BEIRUT: The first signs that Gaza’s war could spill deeper into Lebanon arrived quietly in the capital, Beirut. A week after the Hamas militants staged their deadly blitz inside Israel, a banner cropped up in central Beirut: “Nothing thwarts oppression except for blood.”
The message was from an armed faction allied with Hezbollah, the Iranian-backed militia that also wields significant political power in Lebanon. Even before the banner went up, shelling was being exchanged daily between Israel and armed groups in Lebanon, including Hezbollah and a wing of Hamas.
So far, the cross-border fire is confined to the border region. Yet in Beirut and other parts of Lebanon, the physical distance from the conflict means little. In a country that can least afford more disruption, there are fears that events could drag Lebanon into a wider conflict.
Over the past four years, Lebanon has lurched from one crisis to the next. An economic free fall has eviscerated livelihoods and sent inflation to 350 per cent on food prices early this year. Sectarian and political feuds have left Lebanon virtually rudderless, with a lack of reliable state institutions and services. Hezbollah and its allies have control of parliament.
After a 2006 war between Israel and Hezbollah, the warnings from Israel have been stark: The next war could be even more devastating for Lebanon.
“All Western countries are talking to us, are sending their ambassadors, saying Hezbollah must not enter the war,” said a senior Lebanese official, who spoke on the condition of anonymity because of the sensitivity of the discussions.
Lebanon’s reply, he said, was that the United States must pressure Israel against a major ground invasion in Gaza - which could push Hezbollah to intensify its clashes with Israel. On Saturday, Israeli Defence Minister Yoav Gallant said that the military had “moved to a new phase in the war” after expanding its ground offensive.
“What we tell [Hezbollah], as the government, is that, ‘We can’t take a war.’ And the answer is, ‘We understand you. But we can also not take the fall of Hamas.’”
Life in Lebanon has slowly ground to a halt. Restaurants have emptied, as have hotels and bars. Clubs have canceled events in solidarity with Gazans. The same Lebanese who celebrated Hamas’s incursion have also criticized Hezbollah’s involvement, fearing that the destruction they see in images coming out of Gaza could be repeated in their own country. A petition against Lebanon’s involvement has been signed by nearly 8,000 people.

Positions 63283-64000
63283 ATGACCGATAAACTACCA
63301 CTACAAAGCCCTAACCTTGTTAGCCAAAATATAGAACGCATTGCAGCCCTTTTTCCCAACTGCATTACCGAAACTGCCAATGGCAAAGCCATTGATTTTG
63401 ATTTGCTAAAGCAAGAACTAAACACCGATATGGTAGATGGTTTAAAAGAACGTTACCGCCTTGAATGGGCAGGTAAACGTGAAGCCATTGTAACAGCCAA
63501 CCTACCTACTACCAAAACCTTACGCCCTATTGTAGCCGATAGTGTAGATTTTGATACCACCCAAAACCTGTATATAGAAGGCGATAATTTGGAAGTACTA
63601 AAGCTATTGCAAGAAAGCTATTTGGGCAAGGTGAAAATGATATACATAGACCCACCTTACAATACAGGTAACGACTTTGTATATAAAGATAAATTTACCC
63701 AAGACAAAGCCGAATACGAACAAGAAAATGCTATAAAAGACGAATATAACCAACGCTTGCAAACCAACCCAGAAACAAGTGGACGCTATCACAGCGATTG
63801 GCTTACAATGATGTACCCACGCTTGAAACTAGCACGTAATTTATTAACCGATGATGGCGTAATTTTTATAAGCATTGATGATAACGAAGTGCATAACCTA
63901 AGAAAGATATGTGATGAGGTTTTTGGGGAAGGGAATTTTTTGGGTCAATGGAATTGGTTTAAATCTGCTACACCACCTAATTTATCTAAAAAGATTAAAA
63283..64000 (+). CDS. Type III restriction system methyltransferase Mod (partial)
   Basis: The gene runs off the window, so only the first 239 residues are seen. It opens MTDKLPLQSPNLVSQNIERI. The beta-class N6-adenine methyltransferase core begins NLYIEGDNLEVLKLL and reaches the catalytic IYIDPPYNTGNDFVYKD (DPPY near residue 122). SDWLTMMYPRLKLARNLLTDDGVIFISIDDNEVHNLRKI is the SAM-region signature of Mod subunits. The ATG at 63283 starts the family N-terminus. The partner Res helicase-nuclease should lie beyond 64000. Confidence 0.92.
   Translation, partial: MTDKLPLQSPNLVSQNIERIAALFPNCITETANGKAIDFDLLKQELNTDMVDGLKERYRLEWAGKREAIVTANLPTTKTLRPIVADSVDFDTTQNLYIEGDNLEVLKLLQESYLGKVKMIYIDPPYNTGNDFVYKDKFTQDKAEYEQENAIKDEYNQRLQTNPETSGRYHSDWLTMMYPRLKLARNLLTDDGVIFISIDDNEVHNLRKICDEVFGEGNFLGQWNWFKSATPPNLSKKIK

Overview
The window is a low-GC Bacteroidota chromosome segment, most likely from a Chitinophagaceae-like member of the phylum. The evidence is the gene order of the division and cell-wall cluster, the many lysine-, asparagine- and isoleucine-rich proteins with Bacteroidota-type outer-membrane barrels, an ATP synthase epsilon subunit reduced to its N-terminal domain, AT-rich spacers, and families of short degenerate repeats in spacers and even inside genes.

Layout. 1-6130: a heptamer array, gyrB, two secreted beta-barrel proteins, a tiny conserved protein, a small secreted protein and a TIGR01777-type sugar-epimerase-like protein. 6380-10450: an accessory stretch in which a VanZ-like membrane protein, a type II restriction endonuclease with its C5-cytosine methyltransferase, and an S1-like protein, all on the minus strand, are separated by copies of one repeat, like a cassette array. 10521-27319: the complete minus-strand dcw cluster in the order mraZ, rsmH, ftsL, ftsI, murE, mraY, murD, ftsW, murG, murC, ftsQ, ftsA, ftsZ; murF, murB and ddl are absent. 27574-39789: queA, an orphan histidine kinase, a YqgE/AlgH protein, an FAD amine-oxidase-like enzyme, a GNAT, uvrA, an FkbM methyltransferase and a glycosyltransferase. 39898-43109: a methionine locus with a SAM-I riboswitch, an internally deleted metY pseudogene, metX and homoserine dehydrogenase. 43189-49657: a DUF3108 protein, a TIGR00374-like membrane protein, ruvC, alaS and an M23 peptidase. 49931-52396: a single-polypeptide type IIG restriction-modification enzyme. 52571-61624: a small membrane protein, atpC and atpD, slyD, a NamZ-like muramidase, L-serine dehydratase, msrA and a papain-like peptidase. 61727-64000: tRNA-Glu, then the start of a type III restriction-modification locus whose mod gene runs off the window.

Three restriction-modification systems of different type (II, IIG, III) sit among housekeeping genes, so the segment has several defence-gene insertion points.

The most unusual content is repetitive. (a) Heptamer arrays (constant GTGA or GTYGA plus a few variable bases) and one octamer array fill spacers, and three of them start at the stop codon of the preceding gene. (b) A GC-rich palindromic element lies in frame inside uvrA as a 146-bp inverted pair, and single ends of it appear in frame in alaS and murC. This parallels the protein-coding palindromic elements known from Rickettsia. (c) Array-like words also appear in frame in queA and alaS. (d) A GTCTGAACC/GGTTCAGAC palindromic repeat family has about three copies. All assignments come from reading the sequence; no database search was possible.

Hezbollah’s leader, Hassan Nasrallah, has been silent since the Hamas rampage in Israel on October 7. Behind the scenes, pressure from Lebanese officials in other political parties has mounted on the group to refrain from engaging in all-out combat with Israel.
In the 2006 war between Hezbollah and Israel, the public widely supported Hezbollah. “Now, it’s not the time,” the Lebanese official added. After the 34-day war in 2006, money from Gulf states flooded into Lebanon for reconstruction. Now, the official said, wealthy Arab states “have stopped giving money.”
Exodus after 2020 port blast
A deadly blast at Beirut’s port in 2020 — triggered by storage of highly volatile ammonium nitrate — killed more than 200 people. The pandemic, already underway by then, wreaked havoc on the country’s integral tourism and service industry. A mass exodus followed, with young graduates, medical professionals, fashion designers and others leaving for the security of countries in the Gulf, Europe and elsewhere.
Those who stayed have been waging a daily fight to make ends meet. A country previously synonymous with luxury and excess, Lebanon this year topped the list of countries with the highest inflation rate in nominal food prices, according to the World Bank.
Lebanese often depend on community-based networks in times of need. But even those options have vanished amid the economic chokehold.